Born in Trinidad in 1925, Prince Albert Jacob left his homeland at the age of 17½ to serve with the Royal Air Force in the Second World War. Returning to Britain after being demobbed, he worked hard and overcame enormous difficulties, including discrimination and racial abuse, to have a successful career with the Post Office and represent Great Britain in athletics. After living in various Midlands towns since 1948, he and his wife settled in Knowle where they have lived for almost 50 years.Continue reading “Jake Jacob: “nothing was easy””
Lieutenant Gerald George Cates of the headquarters company of Solihull Home Guard (5th Warwickshire), died in Shaftesbury Military Hospital on 20th April 1942 after suffering an abdominal injury during a battle exercise at Imberdown, near Warminster, on Salisbury Plain. He was 44 years old and was one of some 25 officers and men who died as a result of the Imber “friendly fire” incident on 13th April 1942 when a Hawker Hurricane fighter plane (similar to those pictured above) taking part in a demonstration accidentally opened fire on a crowd of spectators.Continue reading “Military funeral of Lieut G. G. Cates”
On 15th November 1940, a new Red Cross Auxiliary Hospital opened at Totehill, Blossomfield Road, Solihull. The house was built during 1901/2 and was originally the home of Stephen William Challen (1842-1937) of the Birmingham engineering firm, Taylor and Challen. It became a Red Cross convalescent home during the Second World War and was subsequently known as Red Cross House.Continue reading “Totehill, Blossomfield Road, Solihull”
The unveiling and dedication of Solihull War Memorial in The Square, Solihull, took place on the afternoon of Sunday 19th June 1921 in a ceremony arranged by Brigadier-General Walter Robert Ludlow (1857-1941) whose youngest son had been killed at the Battle of Beaumont Hamel in 1916. This was not the first memorial to the fallen that Solihull parish had erected – a Calvary shrine had been unveiled at Easter 1917.Continue reading “Solihull War Memorial”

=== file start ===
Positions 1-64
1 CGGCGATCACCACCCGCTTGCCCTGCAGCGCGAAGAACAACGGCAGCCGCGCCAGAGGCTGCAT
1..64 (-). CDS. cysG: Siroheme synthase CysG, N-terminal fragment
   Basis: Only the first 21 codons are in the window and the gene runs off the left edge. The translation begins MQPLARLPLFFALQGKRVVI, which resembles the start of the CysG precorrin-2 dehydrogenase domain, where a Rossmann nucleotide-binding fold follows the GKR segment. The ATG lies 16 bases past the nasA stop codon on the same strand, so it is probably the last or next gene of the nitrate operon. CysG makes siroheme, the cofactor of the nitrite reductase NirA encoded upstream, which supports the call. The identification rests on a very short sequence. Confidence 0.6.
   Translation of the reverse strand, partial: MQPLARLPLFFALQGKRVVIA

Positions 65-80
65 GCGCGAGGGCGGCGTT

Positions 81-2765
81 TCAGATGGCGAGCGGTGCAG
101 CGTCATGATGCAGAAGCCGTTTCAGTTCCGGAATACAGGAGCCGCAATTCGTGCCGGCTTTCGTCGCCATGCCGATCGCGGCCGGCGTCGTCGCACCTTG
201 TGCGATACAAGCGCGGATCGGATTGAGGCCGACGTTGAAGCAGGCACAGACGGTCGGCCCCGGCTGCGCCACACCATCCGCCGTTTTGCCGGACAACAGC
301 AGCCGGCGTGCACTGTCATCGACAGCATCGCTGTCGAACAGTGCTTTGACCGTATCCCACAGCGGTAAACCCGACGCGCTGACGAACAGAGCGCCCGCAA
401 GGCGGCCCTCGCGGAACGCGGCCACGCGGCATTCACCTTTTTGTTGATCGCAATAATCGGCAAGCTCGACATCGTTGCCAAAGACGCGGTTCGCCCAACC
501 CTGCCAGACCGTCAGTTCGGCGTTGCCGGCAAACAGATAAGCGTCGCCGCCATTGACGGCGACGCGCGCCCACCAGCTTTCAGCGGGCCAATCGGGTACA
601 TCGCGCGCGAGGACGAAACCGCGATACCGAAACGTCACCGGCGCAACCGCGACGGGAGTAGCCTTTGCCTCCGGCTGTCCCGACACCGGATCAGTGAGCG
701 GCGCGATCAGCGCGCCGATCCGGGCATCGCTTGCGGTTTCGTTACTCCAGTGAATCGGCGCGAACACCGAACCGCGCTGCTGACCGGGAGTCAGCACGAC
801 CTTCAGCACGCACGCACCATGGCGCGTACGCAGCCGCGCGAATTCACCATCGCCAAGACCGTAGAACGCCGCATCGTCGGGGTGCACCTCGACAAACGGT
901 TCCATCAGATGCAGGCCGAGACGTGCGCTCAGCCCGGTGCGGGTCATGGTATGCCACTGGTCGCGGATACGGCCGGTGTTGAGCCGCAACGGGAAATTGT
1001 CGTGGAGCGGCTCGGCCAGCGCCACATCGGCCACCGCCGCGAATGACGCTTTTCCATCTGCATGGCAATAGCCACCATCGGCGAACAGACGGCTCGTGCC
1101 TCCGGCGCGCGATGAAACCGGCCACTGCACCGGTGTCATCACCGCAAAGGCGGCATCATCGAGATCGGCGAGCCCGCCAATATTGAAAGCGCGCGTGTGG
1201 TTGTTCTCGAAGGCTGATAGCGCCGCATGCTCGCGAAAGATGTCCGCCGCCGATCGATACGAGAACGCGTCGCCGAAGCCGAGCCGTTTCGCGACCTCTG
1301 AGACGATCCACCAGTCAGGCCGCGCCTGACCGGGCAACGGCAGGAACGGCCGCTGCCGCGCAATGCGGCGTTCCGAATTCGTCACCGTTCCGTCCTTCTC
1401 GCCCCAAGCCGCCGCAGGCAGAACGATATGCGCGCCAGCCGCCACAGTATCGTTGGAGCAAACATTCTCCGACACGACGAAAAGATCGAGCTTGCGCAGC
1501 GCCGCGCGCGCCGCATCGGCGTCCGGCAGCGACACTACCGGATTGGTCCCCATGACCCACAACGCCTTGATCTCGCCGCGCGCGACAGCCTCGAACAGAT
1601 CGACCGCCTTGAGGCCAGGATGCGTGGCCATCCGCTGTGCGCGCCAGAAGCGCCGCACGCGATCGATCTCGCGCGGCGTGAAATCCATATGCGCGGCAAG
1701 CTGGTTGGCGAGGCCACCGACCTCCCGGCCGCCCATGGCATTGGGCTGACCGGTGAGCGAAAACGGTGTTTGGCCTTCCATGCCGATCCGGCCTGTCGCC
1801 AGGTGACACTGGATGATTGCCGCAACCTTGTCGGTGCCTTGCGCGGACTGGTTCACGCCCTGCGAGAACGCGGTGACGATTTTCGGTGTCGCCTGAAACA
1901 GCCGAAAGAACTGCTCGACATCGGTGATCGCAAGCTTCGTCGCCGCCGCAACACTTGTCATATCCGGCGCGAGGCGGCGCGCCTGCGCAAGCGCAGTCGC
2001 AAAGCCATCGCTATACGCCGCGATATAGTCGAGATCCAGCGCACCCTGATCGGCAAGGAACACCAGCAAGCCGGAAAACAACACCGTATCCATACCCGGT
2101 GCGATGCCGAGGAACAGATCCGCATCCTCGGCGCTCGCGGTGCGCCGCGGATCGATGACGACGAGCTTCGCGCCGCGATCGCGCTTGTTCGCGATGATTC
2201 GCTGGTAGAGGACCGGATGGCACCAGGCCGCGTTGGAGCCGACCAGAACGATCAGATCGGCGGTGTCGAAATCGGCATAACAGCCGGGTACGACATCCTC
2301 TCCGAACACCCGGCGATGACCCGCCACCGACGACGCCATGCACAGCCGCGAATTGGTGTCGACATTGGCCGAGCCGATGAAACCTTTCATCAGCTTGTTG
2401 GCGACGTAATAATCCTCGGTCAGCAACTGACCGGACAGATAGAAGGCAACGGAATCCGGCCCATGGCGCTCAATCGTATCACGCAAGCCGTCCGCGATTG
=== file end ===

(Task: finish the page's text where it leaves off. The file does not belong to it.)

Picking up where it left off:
On Tuesday 17th June 1941, Sergeant Harry Brooks, of the Warwickshire Constabulary, based at Shirley Police Station, was presented with the George Medal by His Majesty King George VI at Buckingham Palace. The George Medal was instituted in January 1941 to reward “acts of great bravery” and arose out of the strong desire to reward acts of civilian courage during the Blitz.Continue reading “Police Sergeant Harry Brooks GM”
At 5pm on Trinity Sunday, 22nd May 1921, the Bishop of Birmingham dedicated the war memorial at Catherine-de-Barnes mission church, five years after a war memorial fund was begun.Continue reading “Catherine-de-Barnes War Memorial”
On the night of 10th/11th May 1941, a German Heinkel He111 bomber was brought down by a Lewis gunner at a Searchlight Battery near Fulford Hall Farm in Rumbush Lane.Continue reading “German war deaths in Solihull”
Paul Oppenheimer was born in Berlin on 20th September 1928 and died on 8th March 2007 after living in the Solihull borough for more than 40 years.
His parents were Jewish but not very religious and, in his autobiography, From Belsen to Buckingham Palace, Paul notes that his middle-class family was quite assimilated, as were most German Jews at the time, considering themselves proud Germans.Continue reading “Paul Oppenheimer MBE (1928-2007)”
Shortly after the devastating blitz of Coventry on 14th/15th November 1940, Miss Caroline (“Carrie”) Amelia Morgan (1889-1963), Headmistress of Moseley Avenue School, Coventry, together with a small group of teachers, brought a party of 160 children aged 2-14 to Solihull. The children were billeted in foster homes and, a few weeks after their arrival, schooling began to be provided.
V. J. Day, 15th August 1945, marked the day when the Second World War effectively came to an end as Japan surrendered and all hostilities ceased.
The Warwick County News, 18th August 1945, summarised local events with the headline “Neighbourly co-operation was the keynote of Solihull’s VJ-Day celebrations” and the observation that the day was marked by a “mood of quiet thanksgiving or in the exuberant relief of pent-up feelings according to age or nature.”